People for the Ethical Treatment of Animals have criticised Google for celebrating what would have been the late Steve Irwin’s 57th birthday.
The animal rights organisation lambasted the TV personality and conservationist, calling out Google for what PETA believe to be a ‘dangerous, fawning message’ of appreciation for Irwin and his work.
To be honest, it wreaks of rage marketing.
Irwin was killed aged 44 after being stabbed through the heart by a short-tailed stingray on 4 September 2006 while filming on Batt Reef, Australia.
The person running PETA’s Twitter account wrote:
Steve Irwin was killed while harassing a ray; he dangled his baby while feeding a crocodile and wrestled wild animals who were minding their own business.
Today’s Google doodle sends a dangerous, fawning message. Wild animals are entitled to be left alone in their natural habitats.
#SteveIrwin was killed while harassing a ray; he dangled his baby while feeding a crocodile & wrestled wild animals who were minding their own business. Today’s #GoogleDoodle sends a dangerous, fawning message. Wild animals are entitled to be left alone in their natural habitats. https://t.co/9JfJiBhGLw
— PETA (@peta) February 22, 2019
The doodle was designed and illustrated to depict Irwin and his love for animals.
However, the tweet thread continued:
Steve Irwin’s actions were not on target with his supposed message of protecting wildlife.
A real wildlife expert and someone who respects animals for the individuals they are leaves them to their own business in their natural homes.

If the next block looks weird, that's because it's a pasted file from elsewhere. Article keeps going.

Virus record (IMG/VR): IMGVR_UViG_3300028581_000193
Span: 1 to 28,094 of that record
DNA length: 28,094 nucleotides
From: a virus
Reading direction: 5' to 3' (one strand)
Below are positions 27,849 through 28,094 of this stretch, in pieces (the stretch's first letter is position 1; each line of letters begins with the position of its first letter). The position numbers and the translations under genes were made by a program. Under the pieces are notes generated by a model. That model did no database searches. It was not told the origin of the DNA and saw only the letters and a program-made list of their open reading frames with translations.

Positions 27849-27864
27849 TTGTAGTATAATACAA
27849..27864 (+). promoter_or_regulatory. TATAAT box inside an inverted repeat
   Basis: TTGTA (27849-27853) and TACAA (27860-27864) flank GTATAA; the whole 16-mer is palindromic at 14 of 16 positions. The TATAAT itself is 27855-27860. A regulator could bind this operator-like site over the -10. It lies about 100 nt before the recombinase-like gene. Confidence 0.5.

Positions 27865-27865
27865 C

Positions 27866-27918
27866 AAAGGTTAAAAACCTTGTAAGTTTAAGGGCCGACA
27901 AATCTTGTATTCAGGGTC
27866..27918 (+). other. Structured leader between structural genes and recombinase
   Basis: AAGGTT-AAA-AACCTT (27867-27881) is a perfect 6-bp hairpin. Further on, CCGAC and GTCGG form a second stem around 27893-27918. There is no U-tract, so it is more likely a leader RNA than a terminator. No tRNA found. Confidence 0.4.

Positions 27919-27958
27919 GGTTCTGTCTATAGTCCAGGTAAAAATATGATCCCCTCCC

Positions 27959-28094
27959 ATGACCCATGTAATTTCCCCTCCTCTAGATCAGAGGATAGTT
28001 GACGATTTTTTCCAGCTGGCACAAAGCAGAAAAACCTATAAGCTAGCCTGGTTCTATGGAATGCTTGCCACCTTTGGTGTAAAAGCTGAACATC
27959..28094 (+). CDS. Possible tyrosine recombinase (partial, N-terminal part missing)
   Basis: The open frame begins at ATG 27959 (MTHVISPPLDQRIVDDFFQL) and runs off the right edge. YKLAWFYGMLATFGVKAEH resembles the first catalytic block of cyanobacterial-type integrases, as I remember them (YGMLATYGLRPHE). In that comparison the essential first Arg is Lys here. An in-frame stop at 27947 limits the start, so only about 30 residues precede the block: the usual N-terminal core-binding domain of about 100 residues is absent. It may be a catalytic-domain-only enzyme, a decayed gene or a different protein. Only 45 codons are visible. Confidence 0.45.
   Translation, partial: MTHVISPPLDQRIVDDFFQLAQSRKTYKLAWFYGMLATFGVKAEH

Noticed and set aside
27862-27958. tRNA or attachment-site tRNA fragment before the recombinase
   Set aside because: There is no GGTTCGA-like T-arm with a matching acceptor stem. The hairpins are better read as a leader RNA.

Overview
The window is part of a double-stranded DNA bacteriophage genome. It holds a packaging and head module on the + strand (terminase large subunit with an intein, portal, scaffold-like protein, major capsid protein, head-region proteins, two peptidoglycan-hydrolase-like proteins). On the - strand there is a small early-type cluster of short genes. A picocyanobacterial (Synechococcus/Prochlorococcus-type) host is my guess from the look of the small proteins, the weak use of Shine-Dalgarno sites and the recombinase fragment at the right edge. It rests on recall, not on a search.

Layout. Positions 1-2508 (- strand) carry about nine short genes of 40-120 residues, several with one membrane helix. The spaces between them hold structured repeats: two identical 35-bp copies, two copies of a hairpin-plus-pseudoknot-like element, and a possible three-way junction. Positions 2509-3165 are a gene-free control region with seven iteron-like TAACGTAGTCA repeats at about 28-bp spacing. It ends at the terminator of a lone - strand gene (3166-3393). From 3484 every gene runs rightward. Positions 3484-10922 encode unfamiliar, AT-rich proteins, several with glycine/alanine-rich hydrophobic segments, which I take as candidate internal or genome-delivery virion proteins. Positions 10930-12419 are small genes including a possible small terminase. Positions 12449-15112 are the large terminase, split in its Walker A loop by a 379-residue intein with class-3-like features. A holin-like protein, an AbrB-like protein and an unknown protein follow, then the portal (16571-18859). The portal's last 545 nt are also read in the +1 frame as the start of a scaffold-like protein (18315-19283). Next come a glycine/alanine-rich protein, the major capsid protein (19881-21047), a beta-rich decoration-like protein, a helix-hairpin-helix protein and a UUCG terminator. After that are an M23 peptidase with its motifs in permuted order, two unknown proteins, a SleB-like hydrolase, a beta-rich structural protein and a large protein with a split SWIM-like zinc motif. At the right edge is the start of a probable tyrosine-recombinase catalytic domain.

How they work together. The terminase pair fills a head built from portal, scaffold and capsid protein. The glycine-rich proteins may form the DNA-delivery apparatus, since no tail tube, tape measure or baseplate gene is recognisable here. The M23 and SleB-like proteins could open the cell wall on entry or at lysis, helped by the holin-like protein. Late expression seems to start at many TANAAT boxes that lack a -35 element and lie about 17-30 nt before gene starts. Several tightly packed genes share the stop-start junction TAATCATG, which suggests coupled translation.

The Crocodile Hunter, as he was known on the telly, in fact did a lot of work behind the scenes to help wildlife which wasn’t necessarily conveyed through his ‘blokey’ on screen persona.
Irwin and his wife Terri set up the Steve Irwin Conservation Foundation – now operating as Wildlife Warriors – in 2002 and it continues to this day.
His children have continued Irwin’s conservation work since his death.
Yet PETA, fixating on their narrative, concluded:
It is harassment to drag exotic animals, including babies taken from their mothers, around from TV talk shows to conferences & force them to perform as Steve Irwin did.
Animals deserve to live as they want to, not as humans demand – the Google Doodle should represent that.
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A former emo kid who talks too much about 8Chan meme culture, the Kardashian Klan, and how her smartphone is probably killing her. Francesca is a Cardiff University Journalism Masters grad who has done words for BBC, ELLE, The Debrief, DAZED, an art magazine you’ve never heard of and a feminist zine which never went to print.